In the sequel Death of Kings, Antonidus plays a central role. He accompanies Sulla as the womanizing and alcoholic ruler is poisoned, an act of Tubruk, Caesar's and Brutus' earlier guardian when they were children (they are similar age in the novels, though Brutus were fifteen years younger and sometimes claimed to be Caesar's son - though unlikely - in reality). Antonidus partly takes over the power after the death of his master, but cannot prevent a bit of anarchy, though the dictatorship placing optimates in power was abolished. Upon Caesar's return to Rome (when he was about 25 years old) after fighting pirates in the Mediterranean, Antonidus blames him for acting without permission and murdering a Roman soldier in Libya. Antonidus and his supporter, the conservative Cato the younger is, however, pressured down by Pompey, as Antonidus and Cato had acted together in a plot where Cato hired an assassin to kill a loved one of all those believed by them to be involved in the Sulla assassination, as an act of revenge, but mostly to recognize and try to get out the real mastermind behind the assassination. Not able to guess at all the truth, the daughter of Pompey Magnus is killed, he himself then supports Caesar as Antonidus and Cato opposes his acts, where he once for all (ironically, as Caesar worshipped his uncle Marius and hated Sulla) finished Sulla's work, defeating Mithridates as he made rebellion again, Mithridates dying in the battle and handed over to Roman authorities for burial by cremation.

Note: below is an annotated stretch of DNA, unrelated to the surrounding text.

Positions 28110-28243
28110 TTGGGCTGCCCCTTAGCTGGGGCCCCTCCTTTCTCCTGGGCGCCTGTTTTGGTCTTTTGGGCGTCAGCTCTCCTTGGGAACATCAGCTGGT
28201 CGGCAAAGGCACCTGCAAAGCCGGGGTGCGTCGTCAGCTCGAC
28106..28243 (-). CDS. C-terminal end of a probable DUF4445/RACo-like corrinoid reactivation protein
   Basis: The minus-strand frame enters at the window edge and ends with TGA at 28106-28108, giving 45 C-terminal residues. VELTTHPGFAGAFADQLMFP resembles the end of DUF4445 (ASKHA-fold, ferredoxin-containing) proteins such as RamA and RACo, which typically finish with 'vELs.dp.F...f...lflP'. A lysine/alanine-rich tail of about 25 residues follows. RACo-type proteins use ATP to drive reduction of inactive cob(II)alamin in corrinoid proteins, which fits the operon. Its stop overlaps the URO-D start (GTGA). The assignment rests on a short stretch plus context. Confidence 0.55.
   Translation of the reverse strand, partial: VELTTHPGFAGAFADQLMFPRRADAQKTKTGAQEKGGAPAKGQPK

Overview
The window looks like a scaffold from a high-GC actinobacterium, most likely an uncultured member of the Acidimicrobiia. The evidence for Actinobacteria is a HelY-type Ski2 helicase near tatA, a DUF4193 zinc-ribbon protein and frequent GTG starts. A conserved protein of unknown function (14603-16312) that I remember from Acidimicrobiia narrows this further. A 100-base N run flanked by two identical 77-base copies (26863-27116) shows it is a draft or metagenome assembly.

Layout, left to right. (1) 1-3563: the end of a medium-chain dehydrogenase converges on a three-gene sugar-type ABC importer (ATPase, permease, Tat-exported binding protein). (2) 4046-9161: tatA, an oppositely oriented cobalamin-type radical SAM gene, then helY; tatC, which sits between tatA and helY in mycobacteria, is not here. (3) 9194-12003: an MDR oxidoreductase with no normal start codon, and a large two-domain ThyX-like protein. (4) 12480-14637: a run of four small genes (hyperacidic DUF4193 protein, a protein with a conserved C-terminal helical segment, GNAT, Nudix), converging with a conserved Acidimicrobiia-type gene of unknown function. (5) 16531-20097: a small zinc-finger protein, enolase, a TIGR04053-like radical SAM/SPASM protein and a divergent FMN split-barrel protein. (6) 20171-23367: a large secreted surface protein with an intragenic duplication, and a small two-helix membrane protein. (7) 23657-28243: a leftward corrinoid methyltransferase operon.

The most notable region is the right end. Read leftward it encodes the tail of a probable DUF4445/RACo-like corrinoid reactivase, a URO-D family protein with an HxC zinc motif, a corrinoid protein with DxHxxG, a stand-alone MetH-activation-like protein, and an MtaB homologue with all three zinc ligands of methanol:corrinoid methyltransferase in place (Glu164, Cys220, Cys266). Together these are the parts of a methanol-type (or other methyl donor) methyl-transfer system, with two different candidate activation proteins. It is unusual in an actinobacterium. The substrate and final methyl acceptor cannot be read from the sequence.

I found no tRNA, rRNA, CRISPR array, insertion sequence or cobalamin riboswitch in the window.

This is, in Iggulden's novel (though not historical accurate, supporting the thrilling plot), the first reason why Pompey and Caesar become friends. Pompey is also a close friend of Crassus, populare and the richest man in Rome. As the (implied to be) leper assassin paid by Cato is planning to murder Crassus' wife, Antonidus visits him and tells him to take "the other", aiming Caesar's loved and beautiful wife Cornelia, the daughter of Cinna, who earlier fought the conservatives with Marius. After Sulla's victory, the house of Marius was given to Antonidus, who now resides there, in Caesar's eyes illegally. Caesar smuggles weapons into the city and seizes the house, by arms but without blood. Antonidus is furious and has Caesar brought to court. Caesar has a magnificent speech, putting the people (who rather likes a populare than an optimate as Antonidus) on his side. However, Antonidus has the best arguments and hired lawyers, making the first two judges vote for him. The third and last rises, superior he puts in his veto for Caesar and thereby saves him from decapitation, and since Antonidus has lived in the house now declared to having belonged to Caesar for the last years Caesar demands to be paid as a landlord. Antonidus, lacking the resources paying for an extremely large and luxury house for almost ten years (having it bought rather than given, for ten denarii, about a dollar 2006) is sold as a slave, begging Cato for money but refused. He is then put on a farm in northern Italy, slaving for a rich lord in a garden. Then, suddenly he is saved when Spartacus with 80,000 slaves seizes parts of Italy, and Spartacus himself frees Antonidus in the yard. Not knowing who he had been (or not caring) he lets Antonidus have "an hour or two - alone - with the lord and his daughters", who were taken prisoners, presumably raping the daughters and maybe - but probably not - killing his lord. He then accompanied Spartacus when Crixus convinced him of that they should stay in Italy now when they were so successful, sacking and plundering, rather than escape to the free Gaul and Germania. Spartacus is convinced, and the slave army is led to Calabria where Crassus has them shut in with a wall to starve them. Spartacus hires pirates to transport them to Sicily, by the historians to create a slaveless independent state there, a sanctuary for his tens of thousands of men, but the pirates are defeated by Pompey's navy (while Caesar's wife and Tubruk are killed, Crassus later defeats the slave army and Spartacus is killed, Pompey tracks down the leper assassin and has him see his daughters die and then kills him in a personal vendetta, then has Cato executed, but in the last moment he slashes his own throat with a concealed knife). Antonidus however escapes during the naval battle on board a ship with the gold reserve of Spartacus, supposedly living rich in Algeria for the rest of his life.